Message from the Director

Sofía Córdova in SJMA’s first digital artist commission, SOBRE/ON. 

Happy 2021!

We send you greetings from SJMA for a safe and healthy New Year.

We are so grateful to you, our members, for staying engaged with us during our closures. Your patience and support while our staff worked cross-departmentally to create rich content online, and your participation last fall in the new exhibitions South East North West and Barring Freedom, co-organized with the UC Santa Cruz Institute of Arts and Sciences is deeply appreciated. We are thrilled to re-open Friday March 12th ​for Fridays, Saturdays and Sundays, so we will see you at the Museum. We are ready!

We ended 2020 in so many positive ways, including Almost Human: Digital Art from the Permanent Collection being chosen as one of Square Cylinder’s Best of 2020! The Andrew W. Mellon Foundation awarded us a major grant with other small museums that show “long and strong connections to community engagement and a focus on social justice,” and the John S. and James L. Knight Foundation announced a three-year grant to SJMA to expand digital strategies, launched with the commission of Sofía Córdova’s SOBRE/ON.

We have been hard at work investing in a better SJMA for a stronger post-pandemic Museum. We welcomed new Board President Glenda Dorchak, who brings business acumen and a talent for organizational growth to her work with us, along with new Trustees Mr. Cole Harrell, Claudia Worthington Hess, and Tammy Kiely. Most importantly, we continue internal work to become an anti-racist museum with all-day trainings on building racial equity that tie into our strategic goal to discuss issues, choice points, and places for change.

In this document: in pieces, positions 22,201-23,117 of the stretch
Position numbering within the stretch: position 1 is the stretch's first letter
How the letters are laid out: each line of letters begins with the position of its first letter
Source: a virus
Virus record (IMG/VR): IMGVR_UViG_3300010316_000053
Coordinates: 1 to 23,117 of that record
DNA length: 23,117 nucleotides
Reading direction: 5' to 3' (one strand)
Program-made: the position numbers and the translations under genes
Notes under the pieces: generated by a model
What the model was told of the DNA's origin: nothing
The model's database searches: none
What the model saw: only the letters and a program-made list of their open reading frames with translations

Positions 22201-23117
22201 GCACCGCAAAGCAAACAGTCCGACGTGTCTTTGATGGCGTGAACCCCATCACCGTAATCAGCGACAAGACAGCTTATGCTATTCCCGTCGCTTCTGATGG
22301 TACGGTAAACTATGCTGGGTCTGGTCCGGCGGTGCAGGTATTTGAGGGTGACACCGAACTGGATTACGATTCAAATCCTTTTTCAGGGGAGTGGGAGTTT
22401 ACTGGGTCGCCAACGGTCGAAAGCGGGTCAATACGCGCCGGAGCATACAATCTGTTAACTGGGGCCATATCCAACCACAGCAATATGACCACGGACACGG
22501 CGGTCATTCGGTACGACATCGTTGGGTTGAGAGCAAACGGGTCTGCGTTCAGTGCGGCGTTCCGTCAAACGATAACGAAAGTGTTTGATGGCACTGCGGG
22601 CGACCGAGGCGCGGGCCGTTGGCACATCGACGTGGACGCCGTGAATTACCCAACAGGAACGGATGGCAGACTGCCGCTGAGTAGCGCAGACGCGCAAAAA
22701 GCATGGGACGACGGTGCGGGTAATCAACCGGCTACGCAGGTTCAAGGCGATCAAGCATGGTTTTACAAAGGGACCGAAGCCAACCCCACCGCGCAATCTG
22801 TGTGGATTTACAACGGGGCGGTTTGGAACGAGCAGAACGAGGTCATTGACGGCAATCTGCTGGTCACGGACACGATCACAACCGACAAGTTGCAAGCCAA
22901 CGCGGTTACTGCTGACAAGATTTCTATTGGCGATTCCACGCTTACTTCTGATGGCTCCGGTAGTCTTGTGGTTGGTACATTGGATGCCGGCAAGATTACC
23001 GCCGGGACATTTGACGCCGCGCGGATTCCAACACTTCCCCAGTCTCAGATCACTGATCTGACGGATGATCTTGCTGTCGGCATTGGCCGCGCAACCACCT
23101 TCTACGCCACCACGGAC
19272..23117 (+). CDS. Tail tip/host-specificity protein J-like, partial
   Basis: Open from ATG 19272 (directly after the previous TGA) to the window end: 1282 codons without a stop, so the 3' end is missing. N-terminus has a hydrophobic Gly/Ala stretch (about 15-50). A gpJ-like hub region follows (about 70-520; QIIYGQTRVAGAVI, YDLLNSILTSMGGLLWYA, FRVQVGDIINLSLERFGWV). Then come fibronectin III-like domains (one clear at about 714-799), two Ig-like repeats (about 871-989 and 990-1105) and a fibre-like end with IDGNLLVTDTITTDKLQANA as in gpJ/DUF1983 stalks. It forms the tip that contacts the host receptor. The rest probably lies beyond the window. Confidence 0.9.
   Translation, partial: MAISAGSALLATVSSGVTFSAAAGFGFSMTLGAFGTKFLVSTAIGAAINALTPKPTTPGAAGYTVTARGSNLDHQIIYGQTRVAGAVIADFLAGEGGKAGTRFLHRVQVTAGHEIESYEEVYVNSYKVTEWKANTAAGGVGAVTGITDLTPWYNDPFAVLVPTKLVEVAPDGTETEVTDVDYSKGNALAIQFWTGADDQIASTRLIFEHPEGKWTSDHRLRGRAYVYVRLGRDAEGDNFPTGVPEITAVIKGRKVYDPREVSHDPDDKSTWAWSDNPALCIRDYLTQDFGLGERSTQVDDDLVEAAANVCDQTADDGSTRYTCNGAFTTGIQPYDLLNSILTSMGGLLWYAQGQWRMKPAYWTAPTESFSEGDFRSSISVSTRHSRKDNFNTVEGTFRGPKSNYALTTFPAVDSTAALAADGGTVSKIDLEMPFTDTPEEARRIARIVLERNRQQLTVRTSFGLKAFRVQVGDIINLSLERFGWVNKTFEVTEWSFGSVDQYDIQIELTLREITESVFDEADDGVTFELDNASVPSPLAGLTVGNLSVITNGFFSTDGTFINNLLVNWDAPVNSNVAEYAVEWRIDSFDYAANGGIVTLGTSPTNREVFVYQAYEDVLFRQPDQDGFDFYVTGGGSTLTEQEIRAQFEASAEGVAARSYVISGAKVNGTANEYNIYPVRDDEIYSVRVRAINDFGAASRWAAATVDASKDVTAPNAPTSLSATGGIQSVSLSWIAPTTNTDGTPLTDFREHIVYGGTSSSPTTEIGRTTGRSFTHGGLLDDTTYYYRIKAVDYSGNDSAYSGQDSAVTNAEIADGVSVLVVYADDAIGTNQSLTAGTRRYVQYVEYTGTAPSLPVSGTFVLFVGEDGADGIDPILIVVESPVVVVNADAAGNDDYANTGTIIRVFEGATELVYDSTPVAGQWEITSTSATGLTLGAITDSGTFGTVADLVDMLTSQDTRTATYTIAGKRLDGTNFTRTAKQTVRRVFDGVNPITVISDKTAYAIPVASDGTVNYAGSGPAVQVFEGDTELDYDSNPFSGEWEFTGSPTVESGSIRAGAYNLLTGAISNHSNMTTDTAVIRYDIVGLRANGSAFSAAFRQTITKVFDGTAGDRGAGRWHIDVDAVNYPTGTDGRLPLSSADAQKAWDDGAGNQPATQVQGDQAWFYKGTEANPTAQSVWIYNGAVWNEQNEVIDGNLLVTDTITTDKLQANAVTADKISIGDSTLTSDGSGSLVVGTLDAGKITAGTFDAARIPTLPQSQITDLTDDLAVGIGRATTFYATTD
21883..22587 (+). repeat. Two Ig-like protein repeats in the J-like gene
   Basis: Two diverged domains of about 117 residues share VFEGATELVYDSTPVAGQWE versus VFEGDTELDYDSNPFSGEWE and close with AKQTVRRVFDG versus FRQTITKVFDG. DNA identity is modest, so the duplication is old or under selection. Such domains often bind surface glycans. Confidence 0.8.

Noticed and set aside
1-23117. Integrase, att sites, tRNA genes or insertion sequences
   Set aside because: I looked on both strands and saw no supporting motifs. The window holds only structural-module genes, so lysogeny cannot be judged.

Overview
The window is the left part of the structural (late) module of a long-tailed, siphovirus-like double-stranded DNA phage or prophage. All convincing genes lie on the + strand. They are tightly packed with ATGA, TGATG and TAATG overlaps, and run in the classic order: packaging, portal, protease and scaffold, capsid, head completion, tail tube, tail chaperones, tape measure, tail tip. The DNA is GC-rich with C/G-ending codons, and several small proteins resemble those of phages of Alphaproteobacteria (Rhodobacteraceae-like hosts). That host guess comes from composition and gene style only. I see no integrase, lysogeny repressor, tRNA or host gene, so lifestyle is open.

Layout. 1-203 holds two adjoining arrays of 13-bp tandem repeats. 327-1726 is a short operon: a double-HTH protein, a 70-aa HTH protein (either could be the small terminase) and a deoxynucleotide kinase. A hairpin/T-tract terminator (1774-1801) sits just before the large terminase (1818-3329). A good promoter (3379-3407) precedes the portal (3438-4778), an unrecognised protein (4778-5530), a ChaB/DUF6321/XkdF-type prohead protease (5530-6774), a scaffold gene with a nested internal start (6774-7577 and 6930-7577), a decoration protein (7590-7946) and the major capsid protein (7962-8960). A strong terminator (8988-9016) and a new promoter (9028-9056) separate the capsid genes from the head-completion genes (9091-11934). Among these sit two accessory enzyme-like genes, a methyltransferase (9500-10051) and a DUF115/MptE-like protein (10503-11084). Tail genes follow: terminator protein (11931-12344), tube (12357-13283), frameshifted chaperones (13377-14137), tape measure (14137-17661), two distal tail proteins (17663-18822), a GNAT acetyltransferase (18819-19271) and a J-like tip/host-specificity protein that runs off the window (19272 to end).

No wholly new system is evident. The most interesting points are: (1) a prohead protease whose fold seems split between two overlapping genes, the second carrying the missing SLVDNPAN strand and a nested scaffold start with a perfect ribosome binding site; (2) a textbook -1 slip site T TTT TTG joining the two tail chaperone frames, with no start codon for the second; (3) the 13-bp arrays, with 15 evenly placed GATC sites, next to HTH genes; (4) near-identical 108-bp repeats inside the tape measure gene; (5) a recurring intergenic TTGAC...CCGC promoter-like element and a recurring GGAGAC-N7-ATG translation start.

As we look optimistically toward increased vaccination and a renewed interest to support the arts and the sciences—we know that culture is a critical component of the solution to today’s challenges. As Jason Farago said in The New York Times: “The function of art, Aristotle told us, is catharsis.”* This release of emotions enabled by catharsis helps us understand tragedy and the sublime. It provides us with a deep clarity of what it means to be human, reminding us we are not alone. Making and experiencing art allows us to express and process the world around us, to delve into emotions otherwise too difficult and ambiguous to articulate. Inspired by art and by artists, we face the future with determination.

S. Sayre Batton
Oshman Executive Director

*Jason Farago, “The Arts Are in Crisis.” The New York Times, Jan 13, 2021.